Monday, February 11, 2008

Missing the Mark

"For all have sinned, and come short of the glory of God." - Romans 3:23

The following article is adapted from a conversation I had with two Mormon missionaries which really helped in exposing the fundamental error of the LDS doctrine of salvation, namely, that we must by our own effort obtain righteousness through the law of commandments before God will accept us. However, the principles expressed below reveal the demarkation between Biblical Christianity and all other religious systems this world has ever known (not just Mormonism), which is the ancient conflict between faith and works, grace and law, promise and performance; or more directly, God's way versus man's way. May we never compromise the truth of God for the fair feelings of man-centered religion.


Jesus Christ is the embodiment of the law. If you want to see what it looks like to keep the commandments of God, look to Him, and He will show you. He is not better than the law; He is its purest example. The writer of Hebrews wrote that our Lord was "in all points tempted like as we are, yet without sin" (Hebrews 4:15), and Christ Himself declared that He had not come to destroy the law, "but to fulfill" (Matthew 5:17). Therefore we have before us a marvelous specimen! Even the most indignant atheist cannot but admire the sheer moral perfection exhibited in the personhood of Jesus. Neither Pilate, the Gentile, nor Herod, the Jew, could find any fault in condemning the man. God's righteous nature, dictated onto stone in the Old Testament, became flesh and blood in the New Testament, "and dwelt among us."

The mark, then, for which all men are commanded to hit, by law, is the mark of the Lord Jesus Christ. Keeping the law is exactly the same as being like Jesus in all His moral perfections. The necessary requirement for obtaining righteousness through God's holy law is to fulfill, at all times, every commandment flawlessly as Jesus did, being tempted on every point yet without sin, blameless and without fault before God and man, having the same unbroken moral perfection as was demonstrated by the Law-Incarnate Son of God. He is the immutable mark of God's holy law.


The word "sin" in both Hebrew (chata) and Greek (hamartia) means "to miss", like an archer missing the target at which he was aiming. Thus sin can best be defined as "missing the mark". 1 John 3:4 reveals the target that the sinner misses by his sin: "Whosoever committeth sin transgresseth also the law: for sin is the transgression of the law". The very next verse establishes Christ as the indistinguishable equivalent of the law: "and in Him is no sin." Christ, the embodied Law, is the mark, and sin is missing that mark by not replicating Him.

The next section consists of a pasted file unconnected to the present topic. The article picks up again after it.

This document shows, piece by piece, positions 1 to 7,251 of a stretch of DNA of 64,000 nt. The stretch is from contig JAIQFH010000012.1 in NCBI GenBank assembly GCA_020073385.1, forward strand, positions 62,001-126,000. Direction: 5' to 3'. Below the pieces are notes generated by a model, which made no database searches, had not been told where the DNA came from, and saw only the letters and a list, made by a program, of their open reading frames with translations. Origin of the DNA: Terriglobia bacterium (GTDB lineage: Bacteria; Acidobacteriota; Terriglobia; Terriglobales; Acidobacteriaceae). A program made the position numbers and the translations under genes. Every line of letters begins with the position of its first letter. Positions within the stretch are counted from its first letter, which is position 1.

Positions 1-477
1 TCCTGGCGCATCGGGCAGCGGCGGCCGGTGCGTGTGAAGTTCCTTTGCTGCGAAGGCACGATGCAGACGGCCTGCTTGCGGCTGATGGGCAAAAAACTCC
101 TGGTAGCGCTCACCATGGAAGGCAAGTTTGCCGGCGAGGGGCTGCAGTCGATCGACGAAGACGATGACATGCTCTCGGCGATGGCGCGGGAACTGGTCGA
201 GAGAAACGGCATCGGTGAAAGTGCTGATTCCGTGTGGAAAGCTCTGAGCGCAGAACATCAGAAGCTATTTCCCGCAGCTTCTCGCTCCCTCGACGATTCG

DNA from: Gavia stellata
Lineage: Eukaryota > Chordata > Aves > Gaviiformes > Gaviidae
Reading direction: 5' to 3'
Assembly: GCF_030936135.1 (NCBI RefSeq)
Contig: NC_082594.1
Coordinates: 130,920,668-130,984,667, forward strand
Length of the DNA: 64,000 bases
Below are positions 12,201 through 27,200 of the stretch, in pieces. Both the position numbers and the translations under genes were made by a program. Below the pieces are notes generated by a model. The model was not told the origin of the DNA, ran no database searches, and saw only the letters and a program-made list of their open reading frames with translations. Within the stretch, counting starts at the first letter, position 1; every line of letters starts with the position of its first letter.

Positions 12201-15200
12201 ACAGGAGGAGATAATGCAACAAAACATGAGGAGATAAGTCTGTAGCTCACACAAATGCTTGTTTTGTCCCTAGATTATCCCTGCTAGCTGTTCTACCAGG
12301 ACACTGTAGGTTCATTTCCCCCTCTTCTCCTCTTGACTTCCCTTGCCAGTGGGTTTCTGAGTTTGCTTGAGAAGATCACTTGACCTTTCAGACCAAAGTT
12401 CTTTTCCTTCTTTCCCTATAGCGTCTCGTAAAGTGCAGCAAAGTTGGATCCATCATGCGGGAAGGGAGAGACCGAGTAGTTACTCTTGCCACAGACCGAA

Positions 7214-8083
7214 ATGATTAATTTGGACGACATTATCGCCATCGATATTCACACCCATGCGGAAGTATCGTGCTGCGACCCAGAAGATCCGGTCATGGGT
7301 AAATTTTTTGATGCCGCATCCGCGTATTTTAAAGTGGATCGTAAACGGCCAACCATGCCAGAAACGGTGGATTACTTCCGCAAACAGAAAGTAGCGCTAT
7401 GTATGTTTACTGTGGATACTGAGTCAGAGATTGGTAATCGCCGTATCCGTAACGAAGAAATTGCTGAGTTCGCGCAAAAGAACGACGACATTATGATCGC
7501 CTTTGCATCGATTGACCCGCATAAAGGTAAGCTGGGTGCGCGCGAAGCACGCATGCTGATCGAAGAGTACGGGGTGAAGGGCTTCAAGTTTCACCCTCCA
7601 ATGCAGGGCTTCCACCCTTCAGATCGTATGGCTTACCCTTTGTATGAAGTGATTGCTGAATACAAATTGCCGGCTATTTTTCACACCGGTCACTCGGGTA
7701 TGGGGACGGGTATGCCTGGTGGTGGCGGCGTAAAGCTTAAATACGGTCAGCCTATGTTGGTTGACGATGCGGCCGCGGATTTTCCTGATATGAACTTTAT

Let us bring this picture into sharper focus. "For whosoever shall keep the whole law, and yet offend in one point, he is guilty of all." (James 2:10) The Holy Scriptures show us that nothing less than absolute and perfect obedience to the law of God is of any significance whatsoever. In fact, if a person were to keep nearly all the law, but was insufficiently humble, or felt the least bit of irritation toward his neighbor (or any other sin, it makes no difference), that person would have profited nothing. The same is true with positive commands: "Therefore to him that knoweth to do good, and doeth it not, to him it is sin." (James 4:17) Ceasing from doing all wrong is only half the battle; you must be doing all good as well! One sin, by breaking either a positive or negative command, causes you to be guilty of all. You must hit the mark. A chandelier will come crashing down if only one chain link is broken, even if all the other links remain intact. Missing the mark is to fail the law at any point, while hitting the mark is to be like Christ at every point, all the time.

Now to this, one might object by saying that this standard of holiness is far too high for humans to achieve. Such a mark is too good! Too moral! Too virtuous! Surely there must be room for accommodation and compromise?

No! A thousand times no! It is only once we begin to see what is the staggering awesomeness of true morality that we shall begin to see the God of Israel as He truly is: He whom Isaiah saw "high and lifted up", owning the ceaseless praise of the thrice-veiled seraphim crying, "Holy, Holy, Holy is the Lord God Almighty: the whole earth is full of His glory". Only such a vision of the highest moral apprehension could force the prophet to cry out in total self-abandon, "Woe is me! For I am undone! because I am a man of unclean lips, and I dwell in the midst of a people of unclean lips: for mine eyes have seen the King, the LORD of hosts." (Isaiah 6:5) Seeing the Lord as He truly is precedes seeing ourselves as we truly are. Beholding His holiness is the prerequisite for bemoaning our own unholiness. When we comprehend that God Himself is the mark of moral perfection to which we are all commanded to hit, we then comprehend the miserable condition of our own wretchedness in "falling short of His glory." Any attempt to lower the mark to accommodate for our own shortcomings is to deprecate and devalue the very God who defines that mark, disgracing the Father for whom Christ commanded us to "Be perfect, even as your Father which is in heaven is perfect." (Matthew 5:48) By lowering the holiness of the mark, we are in fact lowering the holiness of God.